- The recycling robot Daisy is 33 feet long, has five arms and can methodically deconstruct any of 15 iPhone models
- Apple also announced the opening of its "Material Recovery Lab" dedicated to discovering future recycling processes
Cupertino : Apple on Thursday announced to expand its global recycling programmes and introduced Daisy, its recycling robot that is capable of disassembling 200 iPhones per hour.
US customers can send their iPhones to be disassembled by Daisy which is 33 feet long, has five arms and can methodically deconstruct any of 15 iPhone models.
Daisy will disassemble and recycle select used iPhones returned to Best Buy stores throughout the US and KPN retailers in the Netherlands, the company said in a statement ahead of Earth Day that falls on April 22.
Apple also announced the opening of its "Material Recovery Lab" dedicated to discovering future recycling processes in Austin, Texas.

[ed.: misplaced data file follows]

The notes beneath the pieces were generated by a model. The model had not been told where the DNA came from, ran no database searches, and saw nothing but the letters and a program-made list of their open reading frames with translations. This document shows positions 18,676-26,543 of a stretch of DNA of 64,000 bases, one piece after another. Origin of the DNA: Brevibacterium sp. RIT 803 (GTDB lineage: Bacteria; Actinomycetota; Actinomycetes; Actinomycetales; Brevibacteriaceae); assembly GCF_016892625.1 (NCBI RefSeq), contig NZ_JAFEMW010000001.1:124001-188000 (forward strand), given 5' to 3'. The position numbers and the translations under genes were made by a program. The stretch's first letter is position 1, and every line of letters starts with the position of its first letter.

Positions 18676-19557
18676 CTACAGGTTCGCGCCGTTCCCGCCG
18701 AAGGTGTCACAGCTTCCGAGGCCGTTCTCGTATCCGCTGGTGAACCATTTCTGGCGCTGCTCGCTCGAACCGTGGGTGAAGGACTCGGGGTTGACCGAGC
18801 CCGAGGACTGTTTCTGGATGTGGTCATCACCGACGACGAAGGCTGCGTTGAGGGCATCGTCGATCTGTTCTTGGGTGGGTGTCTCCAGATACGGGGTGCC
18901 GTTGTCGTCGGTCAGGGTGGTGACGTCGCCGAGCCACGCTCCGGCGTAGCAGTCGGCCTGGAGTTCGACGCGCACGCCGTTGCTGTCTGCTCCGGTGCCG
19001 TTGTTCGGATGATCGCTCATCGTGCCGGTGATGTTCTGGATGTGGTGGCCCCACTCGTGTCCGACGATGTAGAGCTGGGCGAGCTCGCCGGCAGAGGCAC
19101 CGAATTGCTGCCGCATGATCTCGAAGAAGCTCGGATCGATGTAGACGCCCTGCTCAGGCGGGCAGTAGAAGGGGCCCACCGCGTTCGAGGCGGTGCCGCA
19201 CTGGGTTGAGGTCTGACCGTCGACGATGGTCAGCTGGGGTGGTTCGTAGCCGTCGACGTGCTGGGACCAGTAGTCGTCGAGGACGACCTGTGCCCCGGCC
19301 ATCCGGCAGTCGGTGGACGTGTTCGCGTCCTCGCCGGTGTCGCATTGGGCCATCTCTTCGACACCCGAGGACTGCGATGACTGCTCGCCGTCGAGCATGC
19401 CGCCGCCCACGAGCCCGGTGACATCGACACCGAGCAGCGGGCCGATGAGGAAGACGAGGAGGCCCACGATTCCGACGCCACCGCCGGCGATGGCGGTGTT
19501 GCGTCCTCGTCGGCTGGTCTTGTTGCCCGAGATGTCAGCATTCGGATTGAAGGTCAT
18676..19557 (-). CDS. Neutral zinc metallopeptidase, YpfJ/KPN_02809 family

The Lab will work with Apple engineering teams as well as academia to address and propose solutions to today's industry recycling challenges.
"Advanced recycling must become an important part of the electronics supply chain, and Apple is pioneering a new path to help push our industry forward," said Lisa Jackson, Apple's vice president of Environment, Policy and Social Initiatives.
Apple has received nearly one million devices through its programmes and each Daisy can disassemble 1.2 million devices per year.
In 2018, the company refurbished more than 7.8 million Apple devices and helped divert more than 48,000 metric tons of electronic waste from landfills.
Daisy can take apart iPhones to recover materials such as cobalt, aluminum and tin, which are then recycled back into the manufacturing process.
Once materials have been recovered by Daisy, they are recycled back into the manufacturing process.
For cobalt, which is a key battery material, Apple sends iPhone batteries recovered by Daisy upstream in its supply chain.
They are then combined with scrap from select manufacturing sites and, for the first time, cobalt recovered through this process is now being used to make brand-new Apple batteries.